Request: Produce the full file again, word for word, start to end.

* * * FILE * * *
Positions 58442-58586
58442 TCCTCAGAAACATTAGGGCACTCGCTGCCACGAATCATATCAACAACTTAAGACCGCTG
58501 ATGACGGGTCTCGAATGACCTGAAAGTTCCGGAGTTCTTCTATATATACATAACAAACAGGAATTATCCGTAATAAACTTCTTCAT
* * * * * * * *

Positions 58442-58586
58442 TCCTCAGAAACATTAGGGCACTCGCTGCCACGAATCATATCAACAACTTAAGACCGCTG
58501 ATGACGGGTCTCGAATGACCTGAAAGTTCCGGAGTTCTTCTATATATACATAACAAACAGGAATTATCCGTAATAAACTTCTTCAT